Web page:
What are you trying to say with your work?
Not all my art has a message. Most of my work is just to hang on the wall and enjoy it. Having said that, I do try to show people that you really don’t need fancy equipment or anything. All you need is a set of eyes and the courage to look. I mean actually look and not just superficially glance at it. Look beyond the obvious and absorb what is in front of you, which could be a beautiful landscape or a small detail on a concrete building. Take my Everglades landscape pictures for instance, most of the tourists I encounter in the Everglades (I live close by) kind of race trough it and see the whole thing in a couple of hours while complaining how boring it is. Now if they would stop every now and then, they would find it is not boring at all, but fascinating. I guess that is what I am trying to say with my work. Look beyond the obvious and really appreciate what is in front of you. Most of my Everglades landscapes are done right there from the main road and accessible to everybody. The same with some of my other work. I have an image of an ordinary downspout that people find fascinating, or a wooden gate, or a spigot.
What made you choose the medium you work with?
Well, I did get that camera when I was six. Later, I encountered people who had their own darkroom, which was a whole new world. The whole process fascinated me. Still does. It gets me out of the house. I learned and learn how to see. It is challenging to translate a three dimensional scene, person, or object into a two dimensional flat piece. You work with light, colors, objects that become alive if you try to record their beauty, what part will be sharp in an image and what not (Dept of Field), the size and relations of objects or elements, etc. and all these things form eventually a composition for people to enjoy.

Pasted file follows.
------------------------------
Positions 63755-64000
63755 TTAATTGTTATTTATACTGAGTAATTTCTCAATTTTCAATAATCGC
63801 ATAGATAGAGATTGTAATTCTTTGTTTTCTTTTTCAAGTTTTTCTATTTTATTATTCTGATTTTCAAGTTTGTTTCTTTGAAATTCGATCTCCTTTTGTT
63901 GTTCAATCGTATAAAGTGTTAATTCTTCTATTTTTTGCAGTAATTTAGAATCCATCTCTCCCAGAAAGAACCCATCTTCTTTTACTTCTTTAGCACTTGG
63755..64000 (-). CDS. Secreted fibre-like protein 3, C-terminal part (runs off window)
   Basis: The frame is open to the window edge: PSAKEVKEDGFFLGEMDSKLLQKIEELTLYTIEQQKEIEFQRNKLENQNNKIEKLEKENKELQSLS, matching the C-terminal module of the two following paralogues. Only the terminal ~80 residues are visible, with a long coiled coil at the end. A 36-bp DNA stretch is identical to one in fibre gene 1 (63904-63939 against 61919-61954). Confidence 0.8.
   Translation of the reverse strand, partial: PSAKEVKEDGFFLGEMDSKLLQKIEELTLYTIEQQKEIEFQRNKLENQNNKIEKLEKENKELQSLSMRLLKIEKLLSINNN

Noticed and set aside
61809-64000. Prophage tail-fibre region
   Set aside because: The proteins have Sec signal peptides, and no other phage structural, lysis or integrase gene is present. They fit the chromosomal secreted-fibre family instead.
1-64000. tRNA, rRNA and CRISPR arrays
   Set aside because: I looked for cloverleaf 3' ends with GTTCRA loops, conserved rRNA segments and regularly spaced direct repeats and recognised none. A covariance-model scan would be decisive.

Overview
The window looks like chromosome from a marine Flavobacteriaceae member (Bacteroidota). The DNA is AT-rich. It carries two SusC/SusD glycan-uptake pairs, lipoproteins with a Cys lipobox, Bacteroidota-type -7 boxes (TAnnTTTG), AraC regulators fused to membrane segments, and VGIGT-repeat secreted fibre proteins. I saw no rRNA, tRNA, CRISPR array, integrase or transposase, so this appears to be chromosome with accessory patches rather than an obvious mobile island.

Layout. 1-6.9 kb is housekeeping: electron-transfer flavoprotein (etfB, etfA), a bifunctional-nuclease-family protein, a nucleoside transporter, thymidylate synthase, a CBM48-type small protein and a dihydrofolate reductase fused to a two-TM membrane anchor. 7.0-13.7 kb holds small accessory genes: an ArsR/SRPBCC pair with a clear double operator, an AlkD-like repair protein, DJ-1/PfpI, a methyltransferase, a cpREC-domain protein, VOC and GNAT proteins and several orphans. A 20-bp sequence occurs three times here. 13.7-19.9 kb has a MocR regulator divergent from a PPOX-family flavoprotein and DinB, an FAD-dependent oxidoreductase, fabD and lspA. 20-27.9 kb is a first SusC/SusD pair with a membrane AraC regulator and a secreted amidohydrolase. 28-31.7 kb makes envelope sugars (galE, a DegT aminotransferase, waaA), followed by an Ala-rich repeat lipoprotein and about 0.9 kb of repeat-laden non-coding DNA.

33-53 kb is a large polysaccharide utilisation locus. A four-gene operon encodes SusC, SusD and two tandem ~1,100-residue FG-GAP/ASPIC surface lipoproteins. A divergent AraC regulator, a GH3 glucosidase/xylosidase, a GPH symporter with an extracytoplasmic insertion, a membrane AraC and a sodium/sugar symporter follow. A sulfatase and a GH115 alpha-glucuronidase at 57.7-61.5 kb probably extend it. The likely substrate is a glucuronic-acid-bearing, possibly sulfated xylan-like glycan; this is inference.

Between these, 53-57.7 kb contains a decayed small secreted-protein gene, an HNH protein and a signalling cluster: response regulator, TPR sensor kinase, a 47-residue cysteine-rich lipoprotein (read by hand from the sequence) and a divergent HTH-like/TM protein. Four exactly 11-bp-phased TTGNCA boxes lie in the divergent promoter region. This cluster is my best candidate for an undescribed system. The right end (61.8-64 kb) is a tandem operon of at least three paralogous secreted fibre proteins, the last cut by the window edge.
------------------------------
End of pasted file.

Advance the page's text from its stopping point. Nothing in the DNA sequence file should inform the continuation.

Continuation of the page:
Landscapes and architecture for instance can be particularly challenging because you have to work with what is in front of you. You cannot change anything. The elements are given to you and it is the photographer’s job to translate that the best way she or he can. Nowadays, you also get to work with software, which is almost a discipline in itself and can be just as fascinating and challenging. I love working with image editing software. Some people call it “The digital darkroom”, but I don’t see it that way. It is so much more and powerful. These challenges are pretty much a lifetime endeavor. At least for me it is. Even though I do this for over fifty years now, I never stop learning. There is one universal law and that is the law of change and that definitely applies to the world of photography, which is a big part of the attraction.
Do you work in a studio?
I wish. No room for a permanent studio at home and an outside studio is cost prohibitive. So, right now, either my living room or my garage is my studio. But my studio work is all small and manageable. It takes me a little bit to set things up and break them down when I am done, but that’s Okay. My wife keeps telling me just to leave it (she is very supportive and understanding) but I don’t want to do that.
What is the one thing in your studio you just could not be without?
I live in South Florida, so air conditioning. From a technical point of view though, I cannot point out one thing, I need all of it. Other than that, I like to have relaxing music in the background
Who are your biggest influences?
Another great question. Where shall I start? Besides my father’s family I mentioned, I need to break it down a little. So, for color, I really like Frans Lanting, Galen Rowell, and Elliot Porter. For Black and White, Clyde Butcher (who I met and is in my neck of the woods) and John Sexton. For digital and mixed art, I really like Matt Mahurin. There are so many.